Virtual reality (VR) poker dogs could hold the answer to online harassment according to the software developers at Google’s Daydream Labs.
As the VR craze starts to make its way into people’s homes via products like Oculus Rift, the issue of personal space is one that industry insiders are now trying to solve with the help of poker.
Chat box trolling is something that many online poker players will have experienced, but if VR become a more prominent part of the industry then it could be taken to a new level.
Because VR games make it possible for multiple people to interact with the same environment, any poker operators that venture into this sphere may have to contend with players trying to steal an opponent’s chips.
Novel Way to Stop Trolls
Essentially an advanced form of harassment, the issue is one that developers want to resolve before VR becomes a mainstream hit and Google believes it has the answer.
Using a concept known as a “personal space bubble,” Google believes that graying out certain areas of the room will dissuade players from harassing their opponents.
To demonstrate the new technology, Google has released a video which shows two virtual dogs playing poker. After losing a hand, one of the dogs gets up from its seat in an attempt to steal the other’s chips.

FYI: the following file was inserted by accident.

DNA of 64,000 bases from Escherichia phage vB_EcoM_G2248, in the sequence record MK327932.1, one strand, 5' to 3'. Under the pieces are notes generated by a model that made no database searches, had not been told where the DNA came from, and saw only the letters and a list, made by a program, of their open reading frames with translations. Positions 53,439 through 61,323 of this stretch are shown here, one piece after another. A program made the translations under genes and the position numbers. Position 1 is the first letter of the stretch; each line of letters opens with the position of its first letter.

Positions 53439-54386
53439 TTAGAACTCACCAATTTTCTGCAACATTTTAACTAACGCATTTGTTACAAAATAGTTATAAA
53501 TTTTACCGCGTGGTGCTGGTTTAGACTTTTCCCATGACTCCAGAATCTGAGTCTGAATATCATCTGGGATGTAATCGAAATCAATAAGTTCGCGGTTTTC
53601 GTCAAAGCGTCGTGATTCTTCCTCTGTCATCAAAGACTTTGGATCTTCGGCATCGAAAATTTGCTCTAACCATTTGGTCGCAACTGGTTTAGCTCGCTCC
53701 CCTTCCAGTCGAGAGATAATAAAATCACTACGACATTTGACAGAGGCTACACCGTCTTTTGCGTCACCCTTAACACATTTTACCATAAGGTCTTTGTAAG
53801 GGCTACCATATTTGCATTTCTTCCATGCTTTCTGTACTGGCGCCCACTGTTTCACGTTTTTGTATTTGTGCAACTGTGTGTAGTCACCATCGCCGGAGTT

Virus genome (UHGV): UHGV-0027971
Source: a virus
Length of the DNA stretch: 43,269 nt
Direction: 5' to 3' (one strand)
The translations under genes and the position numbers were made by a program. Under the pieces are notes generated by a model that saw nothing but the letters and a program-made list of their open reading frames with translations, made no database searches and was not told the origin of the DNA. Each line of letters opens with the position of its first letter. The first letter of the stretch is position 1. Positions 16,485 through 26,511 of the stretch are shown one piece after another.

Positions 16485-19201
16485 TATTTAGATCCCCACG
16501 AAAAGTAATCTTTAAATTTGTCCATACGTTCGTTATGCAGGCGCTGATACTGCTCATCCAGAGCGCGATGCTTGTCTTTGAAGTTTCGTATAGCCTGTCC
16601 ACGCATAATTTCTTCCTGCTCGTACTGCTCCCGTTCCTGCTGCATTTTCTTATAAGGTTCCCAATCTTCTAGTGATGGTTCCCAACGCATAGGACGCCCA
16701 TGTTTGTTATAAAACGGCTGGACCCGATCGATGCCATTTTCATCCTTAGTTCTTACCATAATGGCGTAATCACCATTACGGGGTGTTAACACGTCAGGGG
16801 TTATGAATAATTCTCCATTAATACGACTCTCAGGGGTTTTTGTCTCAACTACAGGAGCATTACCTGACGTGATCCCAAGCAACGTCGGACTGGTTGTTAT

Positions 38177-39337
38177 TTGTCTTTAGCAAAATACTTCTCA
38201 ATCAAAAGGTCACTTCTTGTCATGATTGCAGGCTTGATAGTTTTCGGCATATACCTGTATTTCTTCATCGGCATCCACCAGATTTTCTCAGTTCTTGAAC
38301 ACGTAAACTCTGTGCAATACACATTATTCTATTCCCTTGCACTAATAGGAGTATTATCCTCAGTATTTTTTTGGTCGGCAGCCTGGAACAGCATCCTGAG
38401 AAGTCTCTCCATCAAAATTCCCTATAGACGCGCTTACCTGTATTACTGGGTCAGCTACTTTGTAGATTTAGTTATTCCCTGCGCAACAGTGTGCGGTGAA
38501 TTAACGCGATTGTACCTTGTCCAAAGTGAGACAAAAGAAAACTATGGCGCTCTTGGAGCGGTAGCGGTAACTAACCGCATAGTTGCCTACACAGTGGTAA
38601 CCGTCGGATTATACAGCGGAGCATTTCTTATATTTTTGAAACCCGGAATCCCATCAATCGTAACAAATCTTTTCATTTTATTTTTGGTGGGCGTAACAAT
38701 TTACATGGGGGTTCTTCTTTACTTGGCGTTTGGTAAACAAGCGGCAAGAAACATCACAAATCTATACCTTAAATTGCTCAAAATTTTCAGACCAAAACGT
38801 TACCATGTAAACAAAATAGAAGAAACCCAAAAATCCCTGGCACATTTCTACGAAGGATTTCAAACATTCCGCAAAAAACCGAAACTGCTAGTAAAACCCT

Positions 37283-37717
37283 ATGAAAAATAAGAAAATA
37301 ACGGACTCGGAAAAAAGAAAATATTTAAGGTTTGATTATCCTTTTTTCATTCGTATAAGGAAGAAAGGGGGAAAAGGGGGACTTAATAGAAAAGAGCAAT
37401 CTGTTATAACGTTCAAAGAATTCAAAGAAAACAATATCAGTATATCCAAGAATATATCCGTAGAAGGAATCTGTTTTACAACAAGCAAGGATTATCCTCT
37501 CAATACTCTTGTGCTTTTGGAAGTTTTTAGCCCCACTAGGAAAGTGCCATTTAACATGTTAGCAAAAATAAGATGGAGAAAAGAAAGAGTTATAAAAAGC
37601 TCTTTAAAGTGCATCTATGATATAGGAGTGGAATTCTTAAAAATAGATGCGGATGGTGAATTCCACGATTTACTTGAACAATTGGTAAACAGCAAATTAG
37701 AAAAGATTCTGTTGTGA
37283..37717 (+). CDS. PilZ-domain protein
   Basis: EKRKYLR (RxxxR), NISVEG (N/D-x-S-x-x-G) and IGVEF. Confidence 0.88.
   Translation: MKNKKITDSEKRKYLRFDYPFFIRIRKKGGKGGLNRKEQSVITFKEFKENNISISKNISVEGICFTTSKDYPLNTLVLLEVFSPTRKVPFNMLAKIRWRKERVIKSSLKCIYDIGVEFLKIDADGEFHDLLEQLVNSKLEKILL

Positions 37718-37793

However, as they leave their seat and make a beeline for their opponent’s stack, the screen goes grey and their avatar disappears.
Once the dog realizes that its immediate environment have been negatively affected by their actions, they return to their seat and the lights are essentially turned back on.
Classic Condition for Modern Problems
In addition to punishing negative behavior with monotone screens and unresponsive environments, Google is experimenting with positive reinforcement. If players high-five each other, a firework display takes place as a reward for being friendly.
While the use of dogs playing poker is meant as a bit of fun and possibly a nod to Ivan Pavlov and his classical condition studies, the technology does have serious applications.
Just as trolling and personal attacks can happen at the online poker tables, they could also take place in other games where multiple players occupy the same space. As VR evolves and interactions increase, the issue of players harassing others is likely to increase which is why Google’s “personal space bubble” concept could be extremely valuable.
Although it won’t eradicate the problem completely, especially if someone is on tilt, it should go some way to limiting the attacks of VR trolls in the future.